On a beach in Muscat, Oman’s capital, families gather on a Friday evening to enjoy a brief respite from the scalding heat of this desert country’s summer. Women fully clad in abayas splash amid the gentle waves with their children. Shrieks of laughter fill the warm air. Toddlers build sandcastles at the water’s edge.
It’s a picture of tranquility that jars with the violent headlines coming from this region. Oman shares a border with Yemen, a country at war. It is situated between powerful rivals Saudi Arabia and Iran. And the Gulf of Oman — the sea where locals play — is part of a key oil shipping route for the world, and a place where oil tankers have been attacked in recent weeks.
Yet Oman manages to stay out of it all. In a part of the world afflicted by war, this tiny sultanate, a country of 4.6 million people, has emerged as a quiet facilitator of dialogue. A friend to many opposing sides, it places itself between conflicts without being engulfed by them.
“We don’t talk much; we act much,” says Mohammed bin Awadh al-Hassan, Oman’s incoming permanent representative to the United Nations, speaking in the palatial foreign ministry in Muscat. “Sometimes we play the role of facilitator when we think we can help. But on the condition of no media, because the goal is peace, not publicity.”
Oman has sought to calm the conflict in Yemen, and helped secure the release of American hostages both from the Yemeni capital Sanaa and from Iran.
It was its close relationship with both Iran and the United States — “we are a friend to both countries,” Hassan says — that allowed Muscat to host the first secret meetings between American and Iranian officials, in the discussions that ultimately led to the Joint Comprehensive Plan of Action, the Iran nuclear deal, in 2015.
Now, with that deal falling apart, some in Iran and the U.S. hope Muscat might once again intercede.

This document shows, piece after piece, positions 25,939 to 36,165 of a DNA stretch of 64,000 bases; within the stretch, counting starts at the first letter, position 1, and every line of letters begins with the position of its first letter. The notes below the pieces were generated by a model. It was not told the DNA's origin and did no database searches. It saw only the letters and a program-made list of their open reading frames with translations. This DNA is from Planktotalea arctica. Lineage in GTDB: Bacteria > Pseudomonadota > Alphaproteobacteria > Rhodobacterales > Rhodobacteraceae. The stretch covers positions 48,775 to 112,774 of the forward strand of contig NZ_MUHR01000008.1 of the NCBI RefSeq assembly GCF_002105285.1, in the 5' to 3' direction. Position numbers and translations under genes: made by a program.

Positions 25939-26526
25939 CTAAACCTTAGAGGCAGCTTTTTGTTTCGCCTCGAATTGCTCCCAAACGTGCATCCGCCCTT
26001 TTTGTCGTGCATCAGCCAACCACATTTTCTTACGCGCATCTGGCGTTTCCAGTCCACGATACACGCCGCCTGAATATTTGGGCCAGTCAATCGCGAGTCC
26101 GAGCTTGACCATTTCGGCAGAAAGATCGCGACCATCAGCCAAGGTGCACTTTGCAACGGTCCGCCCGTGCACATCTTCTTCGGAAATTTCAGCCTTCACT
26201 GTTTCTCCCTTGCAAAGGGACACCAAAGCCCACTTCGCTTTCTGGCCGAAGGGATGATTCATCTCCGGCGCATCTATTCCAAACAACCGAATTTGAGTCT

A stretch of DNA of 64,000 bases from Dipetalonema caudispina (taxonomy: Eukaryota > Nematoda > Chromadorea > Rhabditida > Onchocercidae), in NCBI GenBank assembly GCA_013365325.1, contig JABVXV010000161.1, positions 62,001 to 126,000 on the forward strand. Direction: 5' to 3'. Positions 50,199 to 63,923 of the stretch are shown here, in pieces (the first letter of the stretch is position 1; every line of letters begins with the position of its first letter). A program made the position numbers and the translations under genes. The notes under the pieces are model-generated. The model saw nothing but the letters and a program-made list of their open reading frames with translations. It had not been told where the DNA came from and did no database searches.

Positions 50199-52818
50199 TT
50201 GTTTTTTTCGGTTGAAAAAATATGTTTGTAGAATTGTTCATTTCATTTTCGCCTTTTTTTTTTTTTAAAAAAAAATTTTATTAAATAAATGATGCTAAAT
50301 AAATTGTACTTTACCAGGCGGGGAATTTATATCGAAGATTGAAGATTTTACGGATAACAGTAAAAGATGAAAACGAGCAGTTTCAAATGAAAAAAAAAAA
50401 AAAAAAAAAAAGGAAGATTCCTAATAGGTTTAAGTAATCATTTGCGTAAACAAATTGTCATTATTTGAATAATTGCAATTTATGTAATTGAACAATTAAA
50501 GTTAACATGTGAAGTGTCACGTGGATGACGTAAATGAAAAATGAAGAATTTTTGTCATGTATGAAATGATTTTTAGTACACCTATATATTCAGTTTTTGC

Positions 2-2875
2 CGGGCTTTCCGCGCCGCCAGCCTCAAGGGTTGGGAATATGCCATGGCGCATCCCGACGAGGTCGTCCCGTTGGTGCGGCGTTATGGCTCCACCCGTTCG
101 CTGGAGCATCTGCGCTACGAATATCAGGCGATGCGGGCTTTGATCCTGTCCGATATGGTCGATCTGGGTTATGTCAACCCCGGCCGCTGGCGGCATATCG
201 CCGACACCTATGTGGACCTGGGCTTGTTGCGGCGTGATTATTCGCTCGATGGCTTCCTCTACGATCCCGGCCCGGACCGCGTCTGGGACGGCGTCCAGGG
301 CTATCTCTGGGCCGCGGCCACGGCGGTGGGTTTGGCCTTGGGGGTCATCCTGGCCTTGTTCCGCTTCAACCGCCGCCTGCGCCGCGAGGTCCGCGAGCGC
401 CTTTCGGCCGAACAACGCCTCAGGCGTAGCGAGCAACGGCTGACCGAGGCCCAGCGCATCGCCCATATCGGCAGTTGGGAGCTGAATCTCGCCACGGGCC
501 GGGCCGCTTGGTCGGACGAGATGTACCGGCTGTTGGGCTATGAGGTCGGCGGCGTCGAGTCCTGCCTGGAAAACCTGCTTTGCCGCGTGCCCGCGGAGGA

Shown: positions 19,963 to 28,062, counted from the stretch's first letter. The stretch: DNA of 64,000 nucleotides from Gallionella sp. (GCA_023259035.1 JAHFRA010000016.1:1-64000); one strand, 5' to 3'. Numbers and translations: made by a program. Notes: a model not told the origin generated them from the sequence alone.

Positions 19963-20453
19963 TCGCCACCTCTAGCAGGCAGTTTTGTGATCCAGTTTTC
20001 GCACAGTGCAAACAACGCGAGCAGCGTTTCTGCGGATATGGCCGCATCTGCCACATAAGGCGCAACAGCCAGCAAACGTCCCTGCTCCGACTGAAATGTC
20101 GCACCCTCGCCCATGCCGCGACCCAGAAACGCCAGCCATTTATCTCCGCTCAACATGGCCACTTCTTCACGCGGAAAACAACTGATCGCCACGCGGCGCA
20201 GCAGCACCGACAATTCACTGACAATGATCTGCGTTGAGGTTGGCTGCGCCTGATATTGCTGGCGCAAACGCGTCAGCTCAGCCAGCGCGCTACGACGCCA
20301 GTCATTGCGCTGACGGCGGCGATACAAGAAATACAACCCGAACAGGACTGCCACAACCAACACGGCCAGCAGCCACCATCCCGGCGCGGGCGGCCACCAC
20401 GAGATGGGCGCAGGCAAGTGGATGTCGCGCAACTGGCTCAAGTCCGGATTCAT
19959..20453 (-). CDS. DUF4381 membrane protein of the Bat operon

Omani diplomats have met with Iranian officials in recent weeks. And Secretary of State Mike Pompeo met with Oman’s 78-year-old leader, Sultan Qaboos bin Said al-Said, in January, after the U.S. withdrew from the Iran deal.
Brian Hook, the U.S. special representative to Iran, visited Muscat last month on a tour of the region, following Iran’s shootdown of a U.S. drone in the Strait of Hormuz. Speaking with NPR, Hook warned that Iran should come to the negotiating table or “watch its economy crumble” through stricter U.S. sanctions.
With neither side seeming willing to concede, European diplomats have spelled gloomy predictions for the future. But not so Hassan. As an Omani diplomat, he says he always sees chances for peace — whether between Iran and the U.S. or elsewhere. Where others see conflicts, he frames things in calmer tones.
For example, “There are no disputes, in fact, between Saudi Arabia and Iran,” he says, describing the regional rivalry that has seen the two countries back opposing sides in the wars in Syria and Yemen. “There are tensions when it comes to their fear of the other’s influence.”
And he has a much more generous interpretation of President Trump’s foreign policy than many other countries in the region. While others view U.S. actions, such as the decision to move the U.S. Embassy in Israel from Tel Aviv to Jerusalem, as impulsive and dangerous, Hassan says these actions should be understood in the context of “legacy.”
“We think President Trump would like to have a real legacy in the region, and that’s why he appointed his own son-in-law [Jared Kushner] to try to bring peace between the Palestinians and Israelis,” Hassan says. “So we see this as an opportunity to help Trump understand the bigger picture. We are not afraid to be candid with our advice.”
When it comes to Iran, he says: “The Iranians have a proud history going back thousands of years, and they will not accept intimidation. It’s important for both countries to recognize the legitimate rights of the other side, and to believe that the use of force us not the best tool to resolve differences.”